Tag Archives: ssdi lupus disability listing of impairments

Will I lose my disability when I go to prison or jail?

How Will Prison Affect My Disability Benefits?

When a person is facing incarceration there is surely a lot on their mind. If the person is receiving Social Security Disability benefits, one of the questions might be whether or not they can keep their disability benefits. The following information will help you better understand exactly what will happen to your Social Security Disability benefits if you are sent to jail.

The rules for suspending Social Security payments for people who are in jail are different based on which type of assistance you receive. The following is an explanation for how each system works:

• Supplemental Security Income

You can receive SSI payments until you have been in jail or prison for a full calendar month from the first of the month through the last day. For example, if you went to jail or prison on July 4, your SSI would continue during July and all of August. If, on the other hand, you went to jail prison on on July 1 then benefits would cease on August 1.

• Social Security Disability Insurance

SSDI rules are different from those for SSI. You will be permitted to receive SSDI benefits until you have been convicted of a criminal offense and spent 30 days in jail or prison. This means that your disability payments will stop on the 31st day you are incarcerated after a conviction.

• SSI and SSDI

If you receive both an SSI and an SSDI check each month, your SSDI payments will stop after 30 days of incarceration following conviction, but your SSI will continue until you have been in jail or prison for a full calendar month, as in the description for SSI above.

Once you are released from jail, it is possible to have your Social Security Disability benefits reinstated. Your benefits can begin the month after you have been released from jail as long as you still qualify for the benefits you had been receiving. If your condition has improved and you no longer qualify, your Social Security Disability benefits will not resume.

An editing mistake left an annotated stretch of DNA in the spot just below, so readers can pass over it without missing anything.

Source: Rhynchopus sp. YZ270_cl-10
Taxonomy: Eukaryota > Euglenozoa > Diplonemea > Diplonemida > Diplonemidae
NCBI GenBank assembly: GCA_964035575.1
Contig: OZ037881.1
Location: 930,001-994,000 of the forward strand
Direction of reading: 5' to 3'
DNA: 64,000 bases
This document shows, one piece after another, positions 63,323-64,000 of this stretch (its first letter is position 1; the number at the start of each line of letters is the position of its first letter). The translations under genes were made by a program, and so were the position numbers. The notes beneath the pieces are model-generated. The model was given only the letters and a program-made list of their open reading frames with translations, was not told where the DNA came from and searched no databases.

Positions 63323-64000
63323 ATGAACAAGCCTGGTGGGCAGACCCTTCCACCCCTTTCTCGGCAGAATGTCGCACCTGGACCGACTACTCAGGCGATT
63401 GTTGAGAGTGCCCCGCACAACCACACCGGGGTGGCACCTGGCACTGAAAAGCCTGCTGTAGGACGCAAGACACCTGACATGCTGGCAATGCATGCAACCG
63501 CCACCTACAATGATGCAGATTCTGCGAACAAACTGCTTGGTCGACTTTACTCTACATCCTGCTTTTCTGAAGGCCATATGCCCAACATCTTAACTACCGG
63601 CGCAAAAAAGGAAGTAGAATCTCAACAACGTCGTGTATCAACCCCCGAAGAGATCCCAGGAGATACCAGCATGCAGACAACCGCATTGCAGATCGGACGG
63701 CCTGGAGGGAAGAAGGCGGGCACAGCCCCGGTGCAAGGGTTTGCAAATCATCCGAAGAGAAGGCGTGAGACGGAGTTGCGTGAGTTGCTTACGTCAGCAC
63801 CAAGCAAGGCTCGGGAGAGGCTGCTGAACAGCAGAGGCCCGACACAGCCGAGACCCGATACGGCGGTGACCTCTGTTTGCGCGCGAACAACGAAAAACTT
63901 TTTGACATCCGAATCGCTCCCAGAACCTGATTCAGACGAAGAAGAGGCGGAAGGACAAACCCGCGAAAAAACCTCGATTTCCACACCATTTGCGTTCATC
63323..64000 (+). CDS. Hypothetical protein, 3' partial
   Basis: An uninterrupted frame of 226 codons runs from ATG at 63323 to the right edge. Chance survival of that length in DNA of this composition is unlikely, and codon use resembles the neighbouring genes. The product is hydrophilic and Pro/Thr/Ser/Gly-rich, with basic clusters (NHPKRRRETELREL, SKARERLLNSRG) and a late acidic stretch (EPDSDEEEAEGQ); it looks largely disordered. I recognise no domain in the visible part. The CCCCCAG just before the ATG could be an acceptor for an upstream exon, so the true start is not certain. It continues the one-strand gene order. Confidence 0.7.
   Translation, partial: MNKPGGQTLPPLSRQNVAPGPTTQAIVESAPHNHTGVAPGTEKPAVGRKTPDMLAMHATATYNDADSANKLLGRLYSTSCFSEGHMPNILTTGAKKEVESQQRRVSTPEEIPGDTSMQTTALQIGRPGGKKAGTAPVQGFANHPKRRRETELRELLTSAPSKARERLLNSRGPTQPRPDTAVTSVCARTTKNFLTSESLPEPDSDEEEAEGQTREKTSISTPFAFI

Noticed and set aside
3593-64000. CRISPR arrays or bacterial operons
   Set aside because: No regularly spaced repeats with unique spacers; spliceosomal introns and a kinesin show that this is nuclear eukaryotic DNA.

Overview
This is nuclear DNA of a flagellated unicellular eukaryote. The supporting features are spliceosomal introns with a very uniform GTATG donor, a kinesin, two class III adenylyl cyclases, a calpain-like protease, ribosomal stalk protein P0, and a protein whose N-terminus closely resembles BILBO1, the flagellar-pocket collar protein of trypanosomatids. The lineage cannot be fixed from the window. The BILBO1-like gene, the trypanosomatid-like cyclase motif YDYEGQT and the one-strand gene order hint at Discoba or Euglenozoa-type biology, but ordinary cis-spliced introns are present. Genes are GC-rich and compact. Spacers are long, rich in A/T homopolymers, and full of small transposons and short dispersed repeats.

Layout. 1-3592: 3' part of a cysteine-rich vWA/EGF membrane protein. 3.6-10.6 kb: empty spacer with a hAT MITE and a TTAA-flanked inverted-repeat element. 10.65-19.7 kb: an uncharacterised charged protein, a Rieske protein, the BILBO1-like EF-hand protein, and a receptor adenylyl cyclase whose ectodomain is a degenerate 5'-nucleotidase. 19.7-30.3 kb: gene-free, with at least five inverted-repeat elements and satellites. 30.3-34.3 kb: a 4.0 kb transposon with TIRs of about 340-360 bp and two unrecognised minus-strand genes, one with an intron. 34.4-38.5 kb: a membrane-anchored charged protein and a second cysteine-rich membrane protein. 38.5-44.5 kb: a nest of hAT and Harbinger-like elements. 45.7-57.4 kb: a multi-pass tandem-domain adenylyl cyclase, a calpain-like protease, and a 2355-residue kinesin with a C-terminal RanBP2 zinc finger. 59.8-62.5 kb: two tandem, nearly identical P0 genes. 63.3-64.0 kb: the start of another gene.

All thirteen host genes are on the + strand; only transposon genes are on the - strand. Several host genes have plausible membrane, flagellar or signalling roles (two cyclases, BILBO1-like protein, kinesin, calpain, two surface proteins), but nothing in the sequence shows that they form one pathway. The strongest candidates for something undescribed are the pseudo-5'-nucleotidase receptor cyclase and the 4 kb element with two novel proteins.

To have your benefits reinstated after your release from prison, you will need to visit your local Social Security office and notify them of your release. You will need to bring proof of your release from jail before they can begin payment.

The exception to this rule is if you are in prison for more than 12 months. If you are in prison for more than 12 months, your benefits will not automatically be reinstated after your release. Instead, you will need to re-apply for benefits and go through the lengthy application process all over again.

If you think you may be entitled to Social Security Disability benefits and have questions, call The Law Offices of John T. Nicholson at 1-800-596-1533 for a free consultation today.

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Which medical records are the best for winning my disability claim?

What kinds of medical records do you need for your disability claim?  Before you can begin collecting disability benefits, the Social Security Administration requires that you prove that you are unable to work. The best evidence of this is, obviously, medical documentation. Medical evidence can take many different forms. These can include notes, mental health records, blood work, imaging studies, as well as a multitude of other reports. If you have timely, accurate, and sufficient medical records that come from your treating physician, you will greatly increase your chances of being approved for disability benefits. Each of these qualifiers – timely, accurate, and sufficient – has specific, SSA definitions.